When it comes to securing a financial legacy, life insurance can be an integral component. However, some people have a more urgent need for life insurance than others.
The trick for wealth advisors is determining those individuals with the most pressing need so that you can provide optimal guidance and protection for their financial futures.
Here are three groups, in particular, who you may not think of initially, but who can greatly benefit from life insurance coverage.
Families with Special Needs Members
More than 50 million Americans cope with special needs and the related, increasing expenses involved with medical care. It takes a tremendous amount of time, money, and emotional capital on a daily basis to provide care for a special needs family member, and long-term planning is essential, as well.
For caregivers, protecting a special needs child or individual may require certain planning intricacies that could have devastating financial results if not followed precisely.
Medical expenses, alone, can easily skyrocket from month to month when raising a special needs child. Caregivers should consider who will pay for these bills should they die prematurely.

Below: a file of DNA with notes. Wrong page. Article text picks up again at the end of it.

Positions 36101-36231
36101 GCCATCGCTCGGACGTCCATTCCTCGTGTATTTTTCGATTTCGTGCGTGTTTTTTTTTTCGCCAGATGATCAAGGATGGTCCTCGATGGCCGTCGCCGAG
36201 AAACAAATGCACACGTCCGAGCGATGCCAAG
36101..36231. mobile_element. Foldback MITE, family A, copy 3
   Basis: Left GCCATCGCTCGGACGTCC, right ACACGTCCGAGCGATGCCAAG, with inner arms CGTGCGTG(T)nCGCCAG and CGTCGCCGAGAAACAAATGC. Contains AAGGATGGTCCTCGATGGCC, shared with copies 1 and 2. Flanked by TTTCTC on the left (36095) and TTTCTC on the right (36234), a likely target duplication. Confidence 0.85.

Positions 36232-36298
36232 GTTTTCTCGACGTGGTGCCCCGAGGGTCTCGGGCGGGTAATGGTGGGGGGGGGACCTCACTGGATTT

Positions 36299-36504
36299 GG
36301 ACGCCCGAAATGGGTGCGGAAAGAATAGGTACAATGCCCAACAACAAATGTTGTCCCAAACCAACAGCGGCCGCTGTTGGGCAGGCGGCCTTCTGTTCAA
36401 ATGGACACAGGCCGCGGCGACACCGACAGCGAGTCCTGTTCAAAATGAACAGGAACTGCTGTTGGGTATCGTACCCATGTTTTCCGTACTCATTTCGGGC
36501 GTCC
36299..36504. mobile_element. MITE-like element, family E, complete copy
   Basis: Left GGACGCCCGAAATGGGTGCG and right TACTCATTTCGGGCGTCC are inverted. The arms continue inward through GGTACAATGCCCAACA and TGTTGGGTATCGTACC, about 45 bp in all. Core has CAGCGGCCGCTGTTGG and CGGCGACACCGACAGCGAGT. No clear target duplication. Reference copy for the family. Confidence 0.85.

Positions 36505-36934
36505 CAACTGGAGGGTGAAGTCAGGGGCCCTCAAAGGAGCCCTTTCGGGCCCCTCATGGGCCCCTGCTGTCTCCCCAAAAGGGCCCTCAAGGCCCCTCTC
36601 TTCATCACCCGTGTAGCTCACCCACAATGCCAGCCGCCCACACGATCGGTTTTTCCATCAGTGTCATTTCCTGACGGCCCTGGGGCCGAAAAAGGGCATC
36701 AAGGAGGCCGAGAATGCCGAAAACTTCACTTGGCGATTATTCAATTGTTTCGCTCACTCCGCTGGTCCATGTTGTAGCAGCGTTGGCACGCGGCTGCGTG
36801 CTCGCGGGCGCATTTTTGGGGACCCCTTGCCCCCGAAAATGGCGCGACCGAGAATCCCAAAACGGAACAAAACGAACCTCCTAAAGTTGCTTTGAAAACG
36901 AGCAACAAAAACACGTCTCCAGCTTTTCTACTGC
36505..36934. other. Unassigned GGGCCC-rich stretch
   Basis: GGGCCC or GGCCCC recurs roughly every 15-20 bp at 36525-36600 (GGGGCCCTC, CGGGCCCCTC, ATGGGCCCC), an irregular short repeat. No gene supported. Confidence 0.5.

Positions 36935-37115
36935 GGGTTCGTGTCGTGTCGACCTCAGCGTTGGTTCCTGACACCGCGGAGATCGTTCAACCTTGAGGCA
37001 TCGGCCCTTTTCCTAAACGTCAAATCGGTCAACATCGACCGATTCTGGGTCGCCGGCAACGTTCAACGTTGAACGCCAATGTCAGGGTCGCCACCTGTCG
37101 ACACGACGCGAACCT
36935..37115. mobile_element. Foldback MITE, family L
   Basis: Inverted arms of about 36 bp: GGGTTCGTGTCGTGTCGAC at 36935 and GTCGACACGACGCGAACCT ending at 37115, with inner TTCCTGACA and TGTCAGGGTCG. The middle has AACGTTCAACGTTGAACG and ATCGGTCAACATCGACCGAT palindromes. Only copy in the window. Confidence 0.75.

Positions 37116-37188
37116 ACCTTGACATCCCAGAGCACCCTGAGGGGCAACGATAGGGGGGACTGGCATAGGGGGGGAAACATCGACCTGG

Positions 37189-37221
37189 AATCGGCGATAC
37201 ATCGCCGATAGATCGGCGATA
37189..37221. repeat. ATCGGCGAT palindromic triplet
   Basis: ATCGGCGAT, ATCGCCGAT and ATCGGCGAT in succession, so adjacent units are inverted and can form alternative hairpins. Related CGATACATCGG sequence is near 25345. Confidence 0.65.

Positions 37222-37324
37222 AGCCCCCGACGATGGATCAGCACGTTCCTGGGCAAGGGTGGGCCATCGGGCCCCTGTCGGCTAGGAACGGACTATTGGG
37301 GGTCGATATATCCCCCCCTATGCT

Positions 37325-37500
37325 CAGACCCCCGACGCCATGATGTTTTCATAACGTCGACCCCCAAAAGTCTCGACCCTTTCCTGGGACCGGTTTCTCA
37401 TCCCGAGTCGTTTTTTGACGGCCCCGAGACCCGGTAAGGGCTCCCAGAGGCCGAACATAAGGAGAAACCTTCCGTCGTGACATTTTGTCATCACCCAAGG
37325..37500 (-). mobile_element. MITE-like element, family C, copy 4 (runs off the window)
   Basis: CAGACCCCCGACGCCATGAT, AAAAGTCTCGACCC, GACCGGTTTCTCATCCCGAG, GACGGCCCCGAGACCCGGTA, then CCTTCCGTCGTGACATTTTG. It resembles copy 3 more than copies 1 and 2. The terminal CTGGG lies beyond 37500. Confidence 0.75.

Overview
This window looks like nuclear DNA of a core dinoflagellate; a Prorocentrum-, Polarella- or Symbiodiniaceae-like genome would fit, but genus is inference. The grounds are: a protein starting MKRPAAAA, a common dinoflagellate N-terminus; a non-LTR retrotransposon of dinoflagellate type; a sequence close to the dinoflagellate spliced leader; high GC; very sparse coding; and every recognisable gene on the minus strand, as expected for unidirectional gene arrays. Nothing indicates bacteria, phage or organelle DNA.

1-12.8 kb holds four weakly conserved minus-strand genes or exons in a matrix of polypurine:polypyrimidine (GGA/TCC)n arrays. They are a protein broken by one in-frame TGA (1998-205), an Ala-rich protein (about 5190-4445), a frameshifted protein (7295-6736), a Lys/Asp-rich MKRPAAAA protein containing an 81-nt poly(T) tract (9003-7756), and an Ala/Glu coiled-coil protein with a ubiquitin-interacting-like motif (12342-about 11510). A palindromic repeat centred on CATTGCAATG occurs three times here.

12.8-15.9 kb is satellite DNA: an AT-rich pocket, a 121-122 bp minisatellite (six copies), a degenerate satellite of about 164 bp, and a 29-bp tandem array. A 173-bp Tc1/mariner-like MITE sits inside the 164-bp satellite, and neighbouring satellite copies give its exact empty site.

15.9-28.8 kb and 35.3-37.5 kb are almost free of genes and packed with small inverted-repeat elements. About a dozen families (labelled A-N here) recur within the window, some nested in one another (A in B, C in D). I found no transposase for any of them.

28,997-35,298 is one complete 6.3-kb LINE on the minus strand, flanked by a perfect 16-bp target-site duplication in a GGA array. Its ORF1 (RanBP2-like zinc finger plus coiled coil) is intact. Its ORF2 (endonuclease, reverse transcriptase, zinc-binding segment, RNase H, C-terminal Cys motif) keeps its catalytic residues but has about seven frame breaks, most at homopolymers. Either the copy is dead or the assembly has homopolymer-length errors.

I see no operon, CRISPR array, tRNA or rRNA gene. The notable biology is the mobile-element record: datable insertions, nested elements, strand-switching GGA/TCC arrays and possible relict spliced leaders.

Purchasing life insurance and naming a special needs trust as the beneficiary can provide critical protection and financial support throughout a special needs child’s lifetime.
Using life insurance to fund a trust is incredibly cost-effective and typically protected from creditors. This strategy can also:
- Safeguard a special needs individual’s eligibility for government assistance such as Medicaid and Social Security.
- Allow caregivers to easily allocate proceeds to special needs care and other family members.
- Provide an income and estate tax-free death benefit when properly prepared.
- Offers reassurance that a special needs individual will be cared for in the event of a caregiver’s passing.
A special needs trust should also be named as the heir to an estate in a caregiver’s will, to similarly prevent the special needs individual from being disqualified for government benefits.
When choosing a trustee to manage these funds on behalf of the special needs individual, caregivers will want to choose a person who is not only financially savvy, but one who also shares his or her values and demonstrates a strong advocacy for the special needs individual. The trustee has a lot of responsibility, however, and it’s important to note that this responsibility does not have to fall on one person. The trustee can be a combination of an individual and a corporate trustee.
Ultimately, special needs trusts can help to support the disabled individual for an extended period of time, relieving siblings and other close family members of financial drain.
Creating a special needs trust can be a complex endeavor, however, and seeking advice from a consultant specializing in such cases is strongly advised.
Statistically speaking, approximately half of all first marriages end in divorce, making blended families more and more common with each passing year.